No preview · Article · Aug 2015 · Cell
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    ABSTRACT: The structure and assembly of bacteriophage T4 has been extensively studied. However, the detailed structure of the portal protein remained unknown. Here we report the structure of the bacteriophage T4 portal assembly, gene product 20 (gp20), determined by cryo-electron microscopy (cryo-EM) to 3.6 Å resolution. In addition, analysis of a 10 Å resolution cryo-EM map of an empty prolate T4 head shows how the dodecameric portal assembly interacts with the capsid protein gp23 at the special pentameric vertex. The gp20 structure also verifies that the portal assembly is required for initiating head assembly, for attachment of the packaging motor, and for participation in DNA packaging. Comparison of the Myoviridae T4 portal structure with the known portal structures of φ29, SPP1 and P22, representing Podo- and Siphoviridae, shows that the portal structure probably dates back to a time when self-replicating microorganisms were being established on Earth.
    Full-text · Article · Jul 2015 · Nature Communications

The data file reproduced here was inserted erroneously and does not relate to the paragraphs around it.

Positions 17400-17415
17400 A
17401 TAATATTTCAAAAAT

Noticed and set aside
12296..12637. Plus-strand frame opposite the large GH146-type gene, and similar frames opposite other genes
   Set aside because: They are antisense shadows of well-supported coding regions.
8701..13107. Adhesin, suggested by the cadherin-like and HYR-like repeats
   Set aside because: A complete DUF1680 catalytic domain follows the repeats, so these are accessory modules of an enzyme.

• Xinzheng Zhang · Lei Sun · Michael G Rossmann
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    ABSTRACT: Dengue virus is the causative agent of dengue virus fever. It infects about 400 million people per year and leads to about 21,000 deaths annually. There is available neither a fully successful vaccine nor a successful drug therapy. Some dengue virus serotypes undergo a temperature dependent conformational change from a 'smooth' form at lower temperatures to a 'bumpy' form at temperatures approaching 37°C, the human body temperature. The bumpy structure is less stable and is probably an intermediate in the formation of a fusogenic virus particle. Copyright © 2015 Elsevier B.V. All rights reserved.
    No preview · Article · Jun 2015 · Current Opinion in Virology